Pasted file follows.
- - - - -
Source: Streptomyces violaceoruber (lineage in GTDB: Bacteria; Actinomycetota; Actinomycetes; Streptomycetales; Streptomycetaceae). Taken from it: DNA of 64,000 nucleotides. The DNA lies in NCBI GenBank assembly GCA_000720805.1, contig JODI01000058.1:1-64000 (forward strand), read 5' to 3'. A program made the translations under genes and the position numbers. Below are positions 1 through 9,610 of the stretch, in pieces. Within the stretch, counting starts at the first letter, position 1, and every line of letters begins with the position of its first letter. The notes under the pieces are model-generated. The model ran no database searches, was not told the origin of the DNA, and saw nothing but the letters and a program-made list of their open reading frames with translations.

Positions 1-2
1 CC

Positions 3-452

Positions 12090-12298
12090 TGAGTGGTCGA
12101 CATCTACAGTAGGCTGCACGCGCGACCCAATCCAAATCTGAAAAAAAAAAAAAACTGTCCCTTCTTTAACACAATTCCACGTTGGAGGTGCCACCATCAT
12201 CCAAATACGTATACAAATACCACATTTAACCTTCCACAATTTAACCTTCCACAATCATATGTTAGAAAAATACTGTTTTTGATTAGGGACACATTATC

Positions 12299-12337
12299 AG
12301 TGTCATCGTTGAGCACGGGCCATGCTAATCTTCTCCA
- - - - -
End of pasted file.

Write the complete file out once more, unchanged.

Source: Streptomyces violaceoruber (lineage in GTDB: Bacteria; Actinomycetota; Actinomycetes; Streptomycetales; Streptomycetaceae). Taken from it: DNA of 64,000 nucleotides. The DNA lies in NCBI GenBank assembly GCA_000720805.1, contig JODI01000058.1:1-64000 (forward strand), read 5' to 3'. A program made the translations under genes and the position numbers. Below are positions 1 through 9,610 of the stretch, in pieces. Within the stretch, counting starts at the first letter, position 1, and every line of letters begins with the position of its first letter. The notes under the pieces are model-generated. The model ran no database searches, was not told the origin of the DNA, and saw nothing but the letters and a program-made list of their open reading frames with translations.

Positions 1-2
1 CC

Positions 3-452

Positions 12090-12298
12090 TGAGTGGTCGA
12101 CATCTACAGTAGGCTGCACGCGCGACCCAATCCAAATCTGAAAAAAAAAAAAAACTGTCCCTTCTTTAACACAATTCCACGTTGGAGGTGCCACCATCAT
12201 CCAAATACGTATACAAATACCACATTTAACCTTCCACAATTTAACCTTCCACAATCATATGTTAGAAAAATACTGTTTTTGATTAGGGACACATTATC

Positions 12299-12337
12299 AG
12301 TGTCATCGTTGAGCACGGGCCATGCTAATCTTCTCCA